Chris Kranky

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Broadband, too expensive in the US for me

Chris KoehnckeChris Koehncke

Verizon Wireless is busy launching a highly unremarkable value proposition of a discounted netbook computer along with a wireless broadband card. Now having just effectively shutdown the ill fated Verizon Voice Hub yesterday, you’d think they’d of learned some lessons. Namely that a $199 device, 2 year contract and $30+ a service simply isn’t that compelling a deal.

So here they go again offering an HP Netbook for $199, 2 year service contract and a $40-60 monthly service. What an unremarkable bad deal this is for the American consumer. Let me be the first to announce that this product/service is DOA.

But why? Wireless broadband in the United State is just plain uncompetitive. You only have to travel to the UK to see the difference that competition brings to the market. Three, a division of Hutchinson, will give you an Acer Netbook and wireless broadband service with no money down for a mere ~US$27 a month (2 year contract).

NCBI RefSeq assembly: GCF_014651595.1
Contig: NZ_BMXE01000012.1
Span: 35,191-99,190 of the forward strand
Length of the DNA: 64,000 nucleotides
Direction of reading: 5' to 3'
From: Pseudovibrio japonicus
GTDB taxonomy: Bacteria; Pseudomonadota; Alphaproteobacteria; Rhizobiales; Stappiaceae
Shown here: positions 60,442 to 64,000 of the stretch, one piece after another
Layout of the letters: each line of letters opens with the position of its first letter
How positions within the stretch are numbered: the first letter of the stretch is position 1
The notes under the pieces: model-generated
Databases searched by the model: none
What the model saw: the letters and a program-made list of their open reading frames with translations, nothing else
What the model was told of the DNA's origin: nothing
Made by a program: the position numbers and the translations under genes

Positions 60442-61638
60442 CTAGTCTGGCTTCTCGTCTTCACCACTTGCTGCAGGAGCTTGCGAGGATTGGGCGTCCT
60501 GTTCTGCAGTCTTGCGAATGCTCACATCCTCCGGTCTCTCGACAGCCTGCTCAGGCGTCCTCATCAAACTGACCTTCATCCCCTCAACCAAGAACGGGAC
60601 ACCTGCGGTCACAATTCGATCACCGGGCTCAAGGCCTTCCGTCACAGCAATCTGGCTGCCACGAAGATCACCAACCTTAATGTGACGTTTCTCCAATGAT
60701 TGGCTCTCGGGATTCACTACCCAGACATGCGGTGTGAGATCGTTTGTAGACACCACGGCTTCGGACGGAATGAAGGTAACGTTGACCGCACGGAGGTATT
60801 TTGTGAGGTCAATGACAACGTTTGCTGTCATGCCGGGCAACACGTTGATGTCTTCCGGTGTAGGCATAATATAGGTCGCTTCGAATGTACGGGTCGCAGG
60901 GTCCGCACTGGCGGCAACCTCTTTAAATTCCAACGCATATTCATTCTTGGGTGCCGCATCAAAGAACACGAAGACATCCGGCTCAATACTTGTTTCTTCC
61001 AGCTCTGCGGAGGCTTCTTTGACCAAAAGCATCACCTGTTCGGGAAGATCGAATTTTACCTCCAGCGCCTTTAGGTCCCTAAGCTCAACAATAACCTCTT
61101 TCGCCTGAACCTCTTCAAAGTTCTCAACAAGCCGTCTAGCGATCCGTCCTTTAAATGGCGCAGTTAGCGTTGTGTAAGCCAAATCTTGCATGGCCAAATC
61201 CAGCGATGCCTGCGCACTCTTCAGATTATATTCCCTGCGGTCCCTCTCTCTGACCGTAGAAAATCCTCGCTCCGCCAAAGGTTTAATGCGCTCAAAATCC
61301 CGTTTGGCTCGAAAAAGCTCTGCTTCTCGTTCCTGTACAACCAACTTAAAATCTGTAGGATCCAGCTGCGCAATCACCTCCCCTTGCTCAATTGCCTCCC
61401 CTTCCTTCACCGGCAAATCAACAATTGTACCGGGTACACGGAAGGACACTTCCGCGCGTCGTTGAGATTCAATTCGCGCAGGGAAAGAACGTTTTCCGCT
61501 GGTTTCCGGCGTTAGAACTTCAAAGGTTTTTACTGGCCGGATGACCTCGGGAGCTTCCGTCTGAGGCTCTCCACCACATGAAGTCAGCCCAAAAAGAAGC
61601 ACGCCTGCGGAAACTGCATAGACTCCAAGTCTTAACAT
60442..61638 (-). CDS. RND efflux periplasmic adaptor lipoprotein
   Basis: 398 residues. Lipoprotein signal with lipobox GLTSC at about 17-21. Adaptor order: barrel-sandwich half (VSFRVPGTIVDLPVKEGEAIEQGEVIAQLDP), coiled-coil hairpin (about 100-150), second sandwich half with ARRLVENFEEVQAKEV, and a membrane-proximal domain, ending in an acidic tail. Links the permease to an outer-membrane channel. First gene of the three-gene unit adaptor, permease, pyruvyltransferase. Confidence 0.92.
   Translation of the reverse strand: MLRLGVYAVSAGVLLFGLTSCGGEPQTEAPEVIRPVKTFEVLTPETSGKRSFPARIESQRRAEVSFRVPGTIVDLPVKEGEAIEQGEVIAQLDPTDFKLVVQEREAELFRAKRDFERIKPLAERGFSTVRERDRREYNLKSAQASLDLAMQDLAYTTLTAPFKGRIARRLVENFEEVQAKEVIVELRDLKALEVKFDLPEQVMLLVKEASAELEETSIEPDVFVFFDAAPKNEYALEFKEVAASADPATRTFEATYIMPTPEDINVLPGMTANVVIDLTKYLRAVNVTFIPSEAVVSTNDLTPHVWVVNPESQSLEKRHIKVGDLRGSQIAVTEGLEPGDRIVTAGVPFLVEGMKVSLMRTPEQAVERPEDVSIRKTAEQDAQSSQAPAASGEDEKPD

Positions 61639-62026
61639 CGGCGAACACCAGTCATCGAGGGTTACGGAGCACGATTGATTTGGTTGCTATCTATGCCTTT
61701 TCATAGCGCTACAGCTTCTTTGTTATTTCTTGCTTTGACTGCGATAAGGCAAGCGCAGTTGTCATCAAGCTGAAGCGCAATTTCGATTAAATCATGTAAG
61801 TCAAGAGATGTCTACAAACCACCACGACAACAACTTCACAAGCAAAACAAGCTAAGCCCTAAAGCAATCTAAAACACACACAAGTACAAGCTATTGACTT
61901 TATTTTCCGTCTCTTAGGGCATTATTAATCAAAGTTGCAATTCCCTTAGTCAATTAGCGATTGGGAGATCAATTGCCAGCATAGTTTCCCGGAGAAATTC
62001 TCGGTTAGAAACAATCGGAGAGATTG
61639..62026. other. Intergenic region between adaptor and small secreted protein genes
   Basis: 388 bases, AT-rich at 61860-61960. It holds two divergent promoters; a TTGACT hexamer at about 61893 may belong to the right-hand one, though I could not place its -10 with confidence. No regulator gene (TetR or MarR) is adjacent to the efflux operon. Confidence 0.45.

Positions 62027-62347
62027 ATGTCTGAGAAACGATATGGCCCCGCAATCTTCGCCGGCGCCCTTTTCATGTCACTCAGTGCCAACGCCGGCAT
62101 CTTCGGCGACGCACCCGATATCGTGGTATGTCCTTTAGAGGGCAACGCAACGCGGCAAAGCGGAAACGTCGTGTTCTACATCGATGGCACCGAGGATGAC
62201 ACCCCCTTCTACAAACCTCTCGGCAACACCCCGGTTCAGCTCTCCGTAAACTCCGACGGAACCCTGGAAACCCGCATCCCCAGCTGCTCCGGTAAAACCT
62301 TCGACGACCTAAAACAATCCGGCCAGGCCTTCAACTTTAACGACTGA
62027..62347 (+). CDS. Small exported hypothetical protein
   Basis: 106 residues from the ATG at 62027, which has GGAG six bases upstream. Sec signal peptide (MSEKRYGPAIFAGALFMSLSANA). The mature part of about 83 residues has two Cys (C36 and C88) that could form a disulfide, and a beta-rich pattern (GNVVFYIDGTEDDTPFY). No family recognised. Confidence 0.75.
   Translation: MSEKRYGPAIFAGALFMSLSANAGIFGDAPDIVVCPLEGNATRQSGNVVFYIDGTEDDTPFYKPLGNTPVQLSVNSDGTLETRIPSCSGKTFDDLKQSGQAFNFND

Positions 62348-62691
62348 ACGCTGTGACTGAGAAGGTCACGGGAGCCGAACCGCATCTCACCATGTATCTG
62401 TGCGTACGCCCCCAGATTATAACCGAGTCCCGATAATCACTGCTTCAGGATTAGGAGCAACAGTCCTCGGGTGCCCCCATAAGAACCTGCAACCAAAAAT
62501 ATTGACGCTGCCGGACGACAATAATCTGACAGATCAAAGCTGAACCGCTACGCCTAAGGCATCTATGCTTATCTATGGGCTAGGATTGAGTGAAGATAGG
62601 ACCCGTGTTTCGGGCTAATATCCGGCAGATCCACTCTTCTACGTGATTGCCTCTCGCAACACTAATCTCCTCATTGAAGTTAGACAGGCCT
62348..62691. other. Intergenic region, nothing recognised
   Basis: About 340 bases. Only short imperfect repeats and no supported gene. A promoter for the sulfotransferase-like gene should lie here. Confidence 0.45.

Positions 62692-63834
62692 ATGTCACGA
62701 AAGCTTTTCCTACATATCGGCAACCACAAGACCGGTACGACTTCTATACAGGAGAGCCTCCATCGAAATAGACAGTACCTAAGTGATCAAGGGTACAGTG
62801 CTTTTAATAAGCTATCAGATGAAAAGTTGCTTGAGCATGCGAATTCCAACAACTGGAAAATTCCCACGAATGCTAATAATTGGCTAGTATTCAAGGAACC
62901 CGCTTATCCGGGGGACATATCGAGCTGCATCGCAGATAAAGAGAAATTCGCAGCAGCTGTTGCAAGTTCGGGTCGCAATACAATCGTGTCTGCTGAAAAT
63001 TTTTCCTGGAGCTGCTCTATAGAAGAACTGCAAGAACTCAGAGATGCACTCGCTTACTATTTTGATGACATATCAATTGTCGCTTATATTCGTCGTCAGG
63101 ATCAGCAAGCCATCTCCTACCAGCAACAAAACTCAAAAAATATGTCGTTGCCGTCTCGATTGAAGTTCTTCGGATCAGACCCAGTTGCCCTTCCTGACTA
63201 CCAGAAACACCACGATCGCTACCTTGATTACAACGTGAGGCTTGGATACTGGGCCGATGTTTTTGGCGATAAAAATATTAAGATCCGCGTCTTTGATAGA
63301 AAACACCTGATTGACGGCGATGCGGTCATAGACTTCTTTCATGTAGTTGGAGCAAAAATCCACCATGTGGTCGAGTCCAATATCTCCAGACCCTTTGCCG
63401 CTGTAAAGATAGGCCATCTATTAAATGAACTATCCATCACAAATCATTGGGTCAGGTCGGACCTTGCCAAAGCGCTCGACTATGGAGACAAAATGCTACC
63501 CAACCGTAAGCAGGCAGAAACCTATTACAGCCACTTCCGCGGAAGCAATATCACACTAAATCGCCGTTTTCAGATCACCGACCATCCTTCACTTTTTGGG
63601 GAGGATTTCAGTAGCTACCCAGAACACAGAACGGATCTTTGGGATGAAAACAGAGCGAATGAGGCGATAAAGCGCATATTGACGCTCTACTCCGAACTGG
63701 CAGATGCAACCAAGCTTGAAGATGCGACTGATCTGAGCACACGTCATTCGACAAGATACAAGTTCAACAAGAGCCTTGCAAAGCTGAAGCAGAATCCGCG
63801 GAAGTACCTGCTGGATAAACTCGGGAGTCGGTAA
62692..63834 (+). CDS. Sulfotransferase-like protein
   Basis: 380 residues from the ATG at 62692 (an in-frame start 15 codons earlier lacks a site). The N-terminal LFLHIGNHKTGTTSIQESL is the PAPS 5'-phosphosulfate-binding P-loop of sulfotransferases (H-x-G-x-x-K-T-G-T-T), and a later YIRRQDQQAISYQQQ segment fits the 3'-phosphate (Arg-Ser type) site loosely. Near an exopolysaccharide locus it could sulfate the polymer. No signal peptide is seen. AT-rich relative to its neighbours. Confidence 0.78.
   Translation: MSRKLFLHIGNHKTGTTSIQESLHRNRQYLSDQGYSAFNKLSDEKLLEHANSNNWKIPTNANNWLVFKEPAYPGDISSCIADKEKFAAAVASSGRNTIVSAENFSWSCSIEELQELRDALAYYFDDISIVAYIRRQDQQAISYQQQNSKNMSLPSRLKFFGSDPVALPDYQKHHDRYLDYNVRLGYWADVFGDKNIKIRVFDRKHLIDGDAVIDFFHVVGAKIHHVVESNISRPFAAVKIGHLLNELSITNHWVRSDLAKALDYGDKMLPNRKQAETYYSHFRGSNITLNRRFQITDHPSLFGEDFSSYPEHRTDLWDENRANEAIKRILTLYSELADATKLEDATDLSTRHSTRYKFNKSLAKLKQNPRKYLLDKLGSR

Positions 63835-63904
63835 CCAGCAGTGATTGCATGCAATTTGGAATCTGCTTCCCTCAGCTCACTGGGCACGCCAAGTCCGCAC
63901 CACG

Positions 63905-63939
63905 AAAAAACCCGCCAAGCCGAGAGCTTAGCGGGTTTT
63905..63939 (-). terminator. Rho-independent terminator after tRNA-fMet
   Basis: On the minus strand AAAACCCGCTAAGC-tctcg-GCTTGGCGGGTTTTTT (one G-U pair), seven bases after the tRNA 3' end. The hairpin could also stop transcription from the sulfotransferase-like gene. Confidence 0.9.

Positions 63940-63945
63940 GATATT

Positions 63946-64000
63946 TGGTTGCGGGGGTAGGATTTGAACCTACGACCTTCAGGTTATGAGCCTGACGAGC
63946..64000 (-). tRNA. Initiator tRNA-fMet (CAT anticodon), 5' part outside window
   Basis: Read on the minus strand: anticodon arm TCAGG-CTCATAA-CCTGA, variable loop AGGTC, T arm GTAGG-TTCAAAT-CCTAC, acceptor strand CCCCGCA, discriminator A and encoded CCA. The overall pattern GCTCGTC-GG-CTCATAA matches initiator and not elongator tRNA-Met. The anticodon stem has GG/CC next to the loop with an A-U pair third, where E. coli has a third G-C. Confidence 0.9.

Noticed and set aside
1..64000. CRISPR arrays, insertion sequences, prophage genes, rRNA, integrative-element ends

Already have a laptop (and who doesn’t)? Three will give you a free wireless broadband card and service for a mere ~ US$15 a month.


With a population 6 times larger than the UK, you’d think national provider Verizon Wireless could run a network even cheaper than Three (who no doubt is making money on their mobile broadband offers). In Germany, known for high quality at a price, Vodafone Germany offers a broadband USB dongle for $33 a month and no charge for the equipment.

I assume the FCC and Dept. of Commerce aren’t allowed to go to “foreign” web sites to see how the rest of the world operates, but clearly America is falling behind, ranking 15th in a list of industrial nations. The administration thinks we need to plow up Iowa and give every farmer a fiber link. Perhaps a stern chat with Ivan at Verizon about price gouging might be a less expensive start.